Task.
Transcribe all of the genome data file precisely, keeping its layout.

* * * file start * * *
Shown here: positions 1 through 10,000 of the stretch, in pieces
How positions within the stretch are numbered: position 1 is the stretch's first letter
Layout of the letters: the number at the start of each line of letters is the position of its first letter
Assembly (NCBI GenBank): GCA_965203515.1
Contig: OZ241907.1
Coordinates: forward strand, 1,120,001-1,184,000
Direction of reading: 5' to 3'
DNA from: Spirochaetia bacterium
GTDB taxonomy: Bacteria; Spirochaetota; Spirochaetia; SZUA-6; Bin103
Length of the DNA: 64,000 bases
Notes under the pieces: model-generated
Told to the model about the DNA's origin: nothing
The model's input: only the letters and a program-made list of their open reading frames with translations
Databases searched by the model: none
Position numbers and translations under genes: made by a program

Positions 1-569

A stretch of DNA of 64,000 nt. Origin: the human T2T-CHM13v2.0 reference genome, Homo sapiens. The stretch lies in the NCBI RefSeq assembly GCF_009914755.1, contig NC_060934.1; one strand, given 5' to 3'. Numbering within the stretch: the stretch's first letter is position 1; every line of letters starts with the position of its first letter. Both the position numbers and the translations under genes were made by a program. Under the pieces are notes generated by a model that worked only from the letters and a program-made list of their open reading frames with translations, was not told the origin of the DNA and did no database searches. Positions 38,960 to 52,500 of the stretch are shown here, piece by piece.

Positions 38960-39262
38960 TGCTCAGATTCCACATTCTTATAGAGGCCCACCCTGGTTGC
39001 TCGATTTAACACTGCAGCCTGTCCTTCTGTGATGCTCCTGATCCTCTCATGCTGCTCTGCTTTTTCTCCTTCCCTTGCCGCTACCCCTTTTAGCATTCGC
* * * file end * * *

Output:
Shown here: positions 1 through 10,000 of the stretch, in pieces
How positions within the stretch are numbered: position 1 is the stretch's first letter
Layout of the letters: the number at the start of each line of letters is the position of its first letter
Assembly (NCBI GenBank): GCA_965203515.1
Contig: OZ241907.1
Coordinates: forward strand, 1,120,001-1,184,000
Direction of reading: 5' to 3'
DNA from: Spirochaetia bacterium
GTDB taxonomy: Bacteria; Spirochaetota; Spirochaetia; SZUA-6; Bin103
Length of the DNA: 64,000 bases
Notes under the pieces: model-generated
Told to the model about the DNA's origin: nothing
The model's input: only the letters and a program-made list of their open reading frames with translations
Databases searched by the model: none
Position numbers and translations under genes: made by a program

Positions 1-569

A stretch of DNA of 64,000 nt. Origin: the human T2T-CHM13v2.0 reference genome, Homo sapiens. The stretch lies in the NCBI RefSeq assembly GCF_009914755.1, contig NC_060934.1; one strand, given 5' to 3'. Numbering within the stretch: the stretch's first letter is position 1; every line of letters starts with the position of its first letter. Both the position numbers and the translations under genes were made by a program. Under the pieces are notes generated by a model that worked only from the letters and a program-made list of their open reading frames with translations, was not told the origin of the DNA and did no database searches. Positions 38,960 to 52,500 of the stretch are shown here, piece by piece.

Positions 38960-39262
38960 TGCTCAGATTCCACATTCTTATAGAGGCCCACCCTGGTTGC
39001 TCGATTTAACACTGCAGCCTGTCCTTCTGTGATGCTCCTGATCCTCTCATGCTGCTCTGCTTTTTCTCCTTCCCTTGCCGCTACCCCTTTTAGCATTCGC